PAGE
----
In this paper, a mathematical modeling of the swallowing sound generation is presented. To evaluate the model, its application on swallowing disorder (dysphagia) diagnosis is discussed. As a starting point, a simple linear time invariant model is assumed to represent the pharyngeal wall and tissue excited by a train of impulses. The modeling is approached by two different assumptions. In one approach, it is assumed that the impulse train, representing the neural activities to trigger swallow, is the same for both groups of control and dysphagic, and it is the pharyngeal model that accounts for the difference between the two groups. On the other hand, in the second approach, it is assumed that the pharyngeal response is the same for both groups, but the neural activities to initiate the swallow are different between the two groups. The results show that the second approach complies better with the physiological characteristics of swallowing mechanism as it provides a much better discrimination between the swallowing sounds of control and dysphagic groups of this study. Though, it should be noted that our dysphagic group subjects were cerebral palsy and stroke patients. Hence, the model accounting for initiation of neural activities is reasonable to show better results. View full abstract»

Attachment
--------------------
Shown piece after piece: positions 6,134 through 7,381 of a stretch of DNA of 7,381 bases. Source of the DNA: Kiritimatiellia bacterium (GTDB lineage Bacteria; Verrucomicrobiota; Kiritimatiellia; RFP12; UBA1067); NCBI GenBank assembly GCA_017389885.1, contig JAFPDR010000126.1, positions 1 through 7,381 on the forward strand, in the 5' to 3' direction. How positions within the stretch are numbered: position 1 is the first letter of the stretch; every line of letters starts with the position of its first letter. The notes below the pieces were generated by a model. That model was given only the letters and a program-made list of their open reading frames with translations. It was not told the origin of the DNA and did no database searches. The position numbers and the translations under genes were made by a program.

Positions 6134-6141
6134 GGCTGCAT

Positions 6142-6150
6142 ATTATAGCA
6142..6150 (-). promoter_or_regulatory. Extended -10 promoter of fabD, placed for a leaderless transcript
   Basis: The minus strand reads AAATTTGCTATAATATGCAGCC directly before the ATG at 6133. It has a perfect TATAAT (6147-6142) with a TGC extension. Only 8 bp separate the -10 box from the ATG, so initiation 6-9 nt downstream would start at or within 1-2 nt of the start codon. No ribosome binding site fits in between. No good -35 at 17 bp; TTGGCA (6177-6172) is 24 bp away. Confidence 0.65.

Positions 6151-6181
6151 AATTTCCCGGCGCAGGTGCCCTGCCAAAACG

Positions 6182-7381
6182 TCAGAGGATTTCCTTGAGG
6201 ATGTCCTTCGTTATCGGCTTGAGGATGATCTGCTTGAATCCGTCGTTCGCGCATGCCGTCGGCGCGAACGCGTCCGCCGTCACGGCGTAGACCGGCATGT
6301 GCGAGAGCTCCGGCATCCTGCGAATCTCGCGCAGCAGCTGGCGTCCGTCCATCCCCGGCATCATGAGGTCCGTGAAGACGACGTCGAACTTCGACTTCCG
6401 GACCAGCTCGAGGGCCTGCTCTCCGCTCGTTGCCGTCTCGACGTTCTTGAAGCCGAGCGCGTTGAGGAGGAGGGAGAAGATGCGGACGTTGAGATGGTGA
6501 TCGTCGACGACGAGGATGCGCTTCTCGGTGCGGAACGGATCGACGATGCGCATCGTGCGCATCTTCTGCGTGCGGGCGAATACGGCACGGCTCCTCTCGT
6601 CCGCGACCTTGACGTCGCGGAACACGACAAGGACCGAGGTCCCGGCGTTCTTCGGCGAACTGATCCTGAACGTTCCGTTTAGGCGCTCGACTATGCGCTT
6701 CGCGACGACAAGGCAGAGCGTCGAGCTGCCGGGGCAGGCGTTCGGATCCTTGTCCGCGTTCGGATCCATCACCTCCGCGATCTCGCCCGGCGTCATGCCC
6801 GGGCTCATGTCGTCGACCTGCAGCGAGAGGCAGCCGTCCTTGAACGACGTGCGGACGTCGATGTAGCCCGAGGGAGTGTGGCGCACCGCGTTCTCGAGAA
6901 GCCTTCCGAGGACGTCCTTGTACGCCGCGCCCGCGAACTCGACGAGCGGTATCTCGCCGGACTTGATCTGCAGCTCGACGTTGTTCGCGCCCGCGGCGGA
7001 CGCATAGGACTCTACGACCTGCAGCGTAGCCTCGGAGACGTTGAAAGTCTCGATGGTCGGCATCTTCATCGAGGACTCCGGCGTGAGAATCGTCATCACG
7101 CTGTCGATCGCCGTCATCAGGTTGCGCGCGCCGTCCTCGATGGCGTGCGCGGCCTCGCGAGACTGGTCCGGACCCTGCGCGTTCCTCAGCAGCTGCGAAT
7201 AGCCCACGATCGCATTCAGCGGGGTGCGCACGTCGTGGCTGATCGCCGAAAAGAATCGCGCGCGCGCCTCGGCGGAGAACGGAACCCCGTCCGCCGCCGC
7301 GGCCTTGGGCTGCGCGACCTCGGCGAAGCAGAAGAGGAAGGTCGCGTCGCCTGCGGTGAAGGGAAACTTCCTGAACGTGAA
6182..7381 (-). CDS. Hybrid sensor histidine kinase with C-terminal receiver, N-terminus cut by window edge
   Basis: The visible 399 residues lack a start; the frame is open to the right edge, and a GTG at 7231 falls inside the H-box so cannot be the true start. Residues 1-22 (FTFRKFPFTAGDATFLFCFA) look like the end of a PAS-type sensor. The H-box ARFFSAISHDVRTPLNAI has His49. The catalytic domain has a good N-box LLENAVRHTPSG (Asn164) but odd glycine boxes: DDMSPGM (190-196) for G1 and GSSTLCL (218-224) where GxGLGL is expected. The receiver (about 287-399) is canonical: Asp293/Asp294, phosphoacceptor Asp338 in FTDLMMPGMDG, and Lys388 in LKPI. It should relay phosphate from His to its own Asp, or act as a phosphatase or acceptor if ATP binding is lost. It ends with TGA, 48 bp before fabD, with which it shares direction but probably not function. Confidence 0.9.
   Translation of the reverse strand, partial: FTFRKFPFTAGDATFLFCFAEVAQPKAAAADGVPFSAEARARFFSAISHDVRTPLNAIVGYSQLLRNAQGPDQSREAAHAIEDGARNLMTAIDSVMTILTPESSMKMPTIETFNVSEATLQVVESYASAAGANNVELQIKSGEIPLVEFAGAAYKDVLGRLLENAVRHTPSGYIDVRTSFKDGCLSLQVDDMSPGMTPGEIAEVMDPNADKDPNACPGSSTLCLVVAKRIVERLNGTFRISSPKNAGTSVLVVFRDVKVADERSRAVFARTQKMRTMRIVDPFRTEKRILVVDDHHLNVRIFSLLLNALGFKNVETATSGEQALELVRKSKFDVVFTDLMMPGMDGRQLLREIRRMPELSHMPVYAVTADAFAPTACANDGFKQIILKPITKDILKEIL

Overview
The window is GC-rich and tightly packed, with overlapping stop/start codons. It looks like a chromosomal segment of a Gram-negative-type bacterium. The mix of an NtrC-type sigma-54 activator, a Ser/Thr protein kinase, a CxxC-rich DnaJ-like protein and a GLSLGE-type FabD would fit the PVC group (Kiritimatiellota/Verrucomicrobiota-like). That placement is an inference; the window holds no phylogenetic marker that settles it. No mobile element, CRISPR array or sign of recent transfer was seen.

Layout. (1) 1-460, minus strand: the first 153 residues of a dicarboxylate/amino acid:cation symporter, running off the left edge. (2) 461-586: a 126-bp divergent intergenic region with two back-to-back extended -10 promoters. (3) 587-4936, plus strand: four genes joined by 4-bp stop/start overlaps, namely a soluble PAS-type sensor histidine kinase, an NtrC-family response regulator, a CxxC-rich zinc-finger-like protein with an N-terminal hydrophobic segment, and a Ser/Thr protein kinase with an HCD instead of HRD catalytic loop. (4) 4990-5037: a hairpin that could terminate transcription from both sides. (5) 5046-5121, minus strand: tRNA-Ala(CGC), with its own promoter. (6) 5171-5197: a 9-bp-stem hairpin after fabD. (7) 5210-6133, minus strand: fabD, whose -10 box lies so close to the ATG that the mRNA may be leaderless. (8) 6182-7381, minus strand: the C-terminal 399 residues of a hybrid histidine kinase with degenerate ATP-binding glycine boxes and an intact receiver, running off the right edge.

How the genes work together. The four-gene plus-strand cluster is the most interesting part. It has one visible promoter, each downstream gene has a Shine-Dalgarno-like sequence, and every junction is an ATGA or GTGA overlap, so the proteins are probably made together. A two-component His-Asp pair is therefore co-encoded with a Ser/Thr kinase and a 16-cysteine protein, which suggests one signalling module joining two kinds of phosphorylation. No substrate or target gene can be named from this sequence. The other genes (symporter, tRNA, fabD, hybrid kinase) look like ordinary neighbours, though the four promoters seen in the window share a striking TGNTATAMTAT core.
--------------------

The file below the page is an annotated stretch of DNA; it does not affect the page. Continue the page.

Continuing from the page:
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  • Automatic Optic Disc Detection From Retinal Images by a Line Operator

    Publication Year: 2011 , Page(s): 88 - 94
    Cited by:  Papers (11)
    Save to Project icon | Request Permissions | Click to expandQuick Abstract | PDF file iconPDF (1043 KB) |  | HTML iconHTML